Lesbian Necrophiliacs - Why Discover Is Bigger Than We Are
    By Hank Campbell | December 14th 2008 10:53 AM | 5 comments | Print | E-mail | Track Comments
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    Well, two reasons; reason one is that if we write about bdelloid rotifers we just make reference to bdelloid rotifers but if they write about bdelloid rotifers, they find a way to incorporate lesbian necrophiliacs into the title.   

    Seriously, who is not going to click on that title?   I am sure we can all agree that Safe For Work (SFW, because I am so internet lingo hip after getting a Facebook account) articles with 'lesbian' and 'necrophiliac' in the title are kind of rare.

    bdelloid rotifer Philodina roseola
    Who knew you were so sexy?  And deviant!  Credit: David Mark Welch

    They are fascinating critters, to be sure, but I never considered making them Friday night Cinemax worthy.   Instead, our stuff usually focuses on environmental adaptability, DNA repair during meiosis, etc.    Boooooring.

    The other reason they are bigger than we are is plain old marketing savvy, with nifty ideas coming out of their editorial meetings like ... 

    THE TOP 100 STORIES OF 2008

    And those top 100 stories will all be written by Discover!    That's terrific, though I imagine Science and Nature are disappointed that their magazines, where the studies Discover writes about are published, don't have any of their articles merit a mention in a top anything list.

    I am not sure when we will be big enough to do something of that magnitude - that would mean 2 articles per week here would have to be the best science stories on the whole internet - but we could do something smaller.

    So, for all 25 people who read anything I write, if you have ideas for maybe a Top 20 Science Stories of 2008, send them to me and we'll combine them.   They can be from writers here or anywhere else - one could even be Discover's Top 100 Stories of 2008!   Because that would be pretty darn funny.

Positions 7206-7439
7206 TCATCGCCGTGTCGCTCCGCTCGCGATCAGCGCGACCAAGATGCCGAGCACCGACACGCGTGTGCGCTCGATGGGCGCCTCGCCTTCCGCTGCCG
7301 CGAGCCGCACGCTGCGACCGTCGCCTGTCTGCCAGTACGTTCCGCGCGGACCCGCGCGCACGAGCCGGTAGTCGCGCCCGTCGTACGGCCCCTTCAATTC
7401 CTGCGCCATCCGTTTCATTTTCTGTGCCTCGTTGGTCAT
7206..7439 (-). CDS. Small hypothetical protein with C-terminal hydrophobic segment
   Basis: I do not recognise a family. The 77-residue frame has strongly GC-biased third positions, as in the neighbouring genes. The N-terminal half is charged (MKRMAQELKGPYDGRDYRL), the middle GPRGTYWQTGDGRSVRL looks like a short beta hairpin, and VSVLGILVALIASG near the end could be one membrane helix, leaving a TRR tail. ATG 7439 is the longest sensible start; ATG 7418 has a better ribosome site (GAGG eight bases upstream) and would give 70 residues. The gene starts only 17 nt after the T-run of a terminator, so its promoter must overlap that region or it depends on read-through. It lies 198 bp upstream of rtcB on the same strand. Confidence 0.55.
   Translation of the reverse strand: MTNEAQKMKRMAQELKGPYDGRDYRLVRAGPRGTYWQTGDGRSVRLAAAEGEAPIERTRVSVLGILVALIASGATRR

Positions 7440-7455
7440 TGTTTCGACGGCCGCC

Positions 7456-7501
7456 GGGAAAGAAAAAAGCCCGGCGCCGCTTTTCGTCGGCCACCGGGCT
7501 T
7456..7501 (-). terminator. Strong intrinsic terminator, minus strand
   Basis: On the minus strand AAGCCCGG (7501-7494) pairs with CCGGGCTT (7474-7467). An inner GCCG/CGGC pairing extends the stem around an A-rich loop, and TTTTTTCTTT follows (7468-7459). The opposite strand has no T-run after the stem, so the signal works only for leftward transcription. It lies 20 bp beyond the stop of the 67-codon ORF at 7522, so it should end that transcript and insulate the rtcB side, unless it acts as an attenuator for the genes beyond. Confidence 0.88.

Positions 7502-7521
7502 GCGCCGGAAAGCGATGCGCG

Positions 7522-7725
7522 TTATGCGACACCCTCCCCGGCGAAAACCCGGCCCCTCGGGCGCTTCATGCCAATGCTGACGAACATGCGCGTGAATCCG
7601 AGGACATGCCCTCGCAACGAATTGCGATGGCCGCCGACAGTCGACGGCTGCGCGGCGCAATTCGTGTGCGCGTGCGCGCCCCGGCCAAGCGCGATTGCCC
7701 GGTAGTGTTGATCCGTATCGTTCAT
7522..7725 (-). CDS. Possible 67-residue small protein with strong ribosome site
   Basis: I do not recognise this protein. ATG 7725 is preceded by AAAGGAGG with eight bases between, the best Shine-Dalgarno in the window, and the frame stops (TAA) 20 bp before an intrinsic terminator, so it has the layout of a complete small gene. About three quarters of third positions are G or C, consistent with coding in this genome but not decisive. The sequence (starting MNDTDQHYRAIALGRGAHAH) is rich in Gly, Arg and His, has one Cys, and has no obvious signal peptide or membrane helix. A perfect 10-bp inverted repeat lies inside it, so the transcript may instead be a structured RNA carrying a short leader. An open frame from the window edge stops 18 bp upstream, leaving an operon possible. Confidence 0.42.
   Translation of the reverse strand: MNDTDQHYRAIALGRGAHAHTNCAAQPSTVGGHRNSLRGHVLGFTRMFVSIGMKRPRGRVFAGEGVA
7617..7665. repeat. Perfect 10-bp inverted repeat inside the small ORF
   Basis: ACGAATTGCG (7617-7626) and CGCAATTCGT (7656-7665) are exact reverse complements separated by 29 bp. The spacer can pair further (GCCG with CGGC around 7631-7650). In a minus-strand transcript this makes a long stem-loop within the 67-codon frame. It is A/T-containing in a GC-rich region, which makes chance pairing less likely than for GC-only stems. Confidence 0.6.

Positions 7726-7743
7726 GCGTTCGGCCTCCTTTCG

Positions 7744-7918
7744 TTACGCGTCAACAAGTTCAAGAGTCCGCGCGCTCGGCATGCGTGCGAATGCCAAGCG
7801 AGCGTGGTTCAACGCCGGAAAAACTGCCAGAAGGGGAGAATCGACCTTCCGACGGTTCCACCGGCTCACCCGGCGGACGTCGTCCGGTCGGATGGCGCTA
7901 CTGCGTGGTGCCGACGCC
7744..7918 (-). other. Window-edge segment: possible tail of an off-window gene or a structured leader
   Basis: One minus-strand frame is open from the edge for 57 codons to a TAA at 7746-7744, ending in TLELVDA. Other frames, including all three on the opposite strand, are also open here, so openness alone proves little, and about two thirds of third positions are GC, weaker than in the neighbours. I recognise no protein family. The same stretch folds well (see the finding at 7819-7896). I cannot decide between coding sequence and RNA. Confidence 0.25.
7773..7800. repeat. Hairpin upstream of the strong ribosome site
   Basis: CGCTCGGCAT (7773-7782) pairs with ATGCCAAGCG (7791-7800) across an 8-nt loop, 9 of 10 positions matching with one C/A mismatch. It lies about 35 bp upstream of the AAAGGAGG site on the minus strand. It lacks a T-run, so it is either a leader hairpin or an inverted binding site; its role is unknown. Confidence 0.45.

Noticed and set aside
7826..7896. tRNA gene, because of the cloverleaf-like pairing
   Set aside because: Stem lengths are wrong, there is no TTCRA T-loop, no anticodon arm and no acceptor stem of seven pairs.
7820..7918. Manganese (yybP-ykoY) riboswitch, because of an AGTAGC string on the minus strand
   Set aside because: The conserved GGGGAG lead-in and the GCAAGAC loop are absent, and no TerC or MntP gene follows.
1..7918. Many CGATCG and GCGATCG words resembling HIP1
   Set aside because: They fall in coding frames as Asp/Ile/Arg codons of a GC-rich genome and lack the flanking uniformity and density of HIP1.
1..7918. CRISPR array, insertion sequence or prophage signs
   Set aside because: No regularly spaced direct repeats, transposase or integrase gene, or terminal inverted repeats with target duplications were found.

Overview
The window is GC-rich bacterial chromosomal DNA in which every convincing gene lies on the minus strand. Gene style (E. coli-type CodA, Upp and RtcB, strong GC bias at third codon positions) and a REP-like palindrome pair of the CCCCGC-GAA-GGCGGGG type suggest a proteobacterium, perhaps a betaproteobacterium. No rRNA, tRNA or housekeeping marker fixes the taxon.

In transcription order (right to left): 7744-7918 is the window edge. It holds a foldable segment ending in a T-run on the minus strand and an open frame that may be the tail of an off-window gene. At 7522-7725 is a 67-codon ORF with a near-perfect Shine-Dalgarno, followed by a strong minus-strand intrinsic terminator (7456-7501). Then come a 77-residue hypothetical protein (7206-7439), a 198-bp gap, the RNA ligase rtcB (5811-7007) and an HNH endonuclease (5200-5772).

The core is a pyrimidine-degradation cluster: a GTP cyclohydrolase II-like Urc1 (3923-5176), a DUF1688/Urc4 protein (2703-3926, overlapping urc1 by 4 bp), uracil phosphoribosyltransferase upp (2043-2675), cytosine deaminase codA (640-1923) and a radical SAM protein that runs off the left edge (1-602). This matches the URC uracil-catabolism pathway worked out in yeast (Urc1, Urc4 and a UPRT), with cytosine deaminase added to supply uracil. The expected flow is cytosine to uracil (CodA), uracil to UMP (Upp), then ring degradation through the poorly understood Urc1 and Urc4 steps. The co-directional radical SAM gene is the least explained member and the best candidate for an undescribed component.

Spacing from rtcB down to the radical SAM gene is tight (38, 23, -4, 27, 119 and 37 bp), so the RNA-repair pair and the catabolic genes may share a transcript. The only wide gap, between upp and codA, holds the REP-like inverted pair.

Hey, you can't say I haven't tried with Yeast, Sex, and You!  That one did OK. I'll make that my first nomination for the Top 20 Science Stories of 2008.

    You're on Facebook? I recently signed up, but I'm still trying to figure out how Facebook can help Scientific Blogging conquer the world.
    I remembered signing up for it years ago, when it was still just university people, because I was curious about it, but I couldn't remember what login I had.   So I signed up again last month because everyone says you have to do something with Facebook.

    What widget can we do for Facebook?  It is beyond me.   Our share/save thing for articles and blogs has it added in but no one uses it so far.     We also did our 'corkboard' which Sefanja called 'Wall' just like Facebook, so I will change the name before we get a nasty letter.   You got the first 'corkboard' message, though you don't know it since we still haven't decided how we are doing notifications (that's sooooo us) - it's right below all the friend avatars in your profile but only you and your friends can see it.

    Yeast, Sex and You!  was gold.   Discover can put those out twice a week, though.   So I tried to sizzle up the titles today, because I was all inspired, and that's why we have stuff called Brain Scan Reveals Why You Buy Jewelry For Your Wife Instead Of Gears Of War 2  - that ought to bring in the readers.
    The problem is you're trying to get scientists to write, and so many of the titles are inevitably going to be about DNA repair or meosis or linkage disequilibrium. I'll bet Discover automatically deletes any title written by a scientist and substitutes it with something sexier.

    One good thing about having a science blog and traffic stats is that writers eventually figure out how to write so that they will be read.
    Yep.  That Gears of War title is number two in popularity today but the article is completely lame!
    Becky Jungbauer

    Heck, I clicked on the title, so it definitely drew me in. I don't have one of those newfangled my facebook space accounts because I don't actually want people to find me. Unless they find me in connection to some brilliantly written blog on, of course.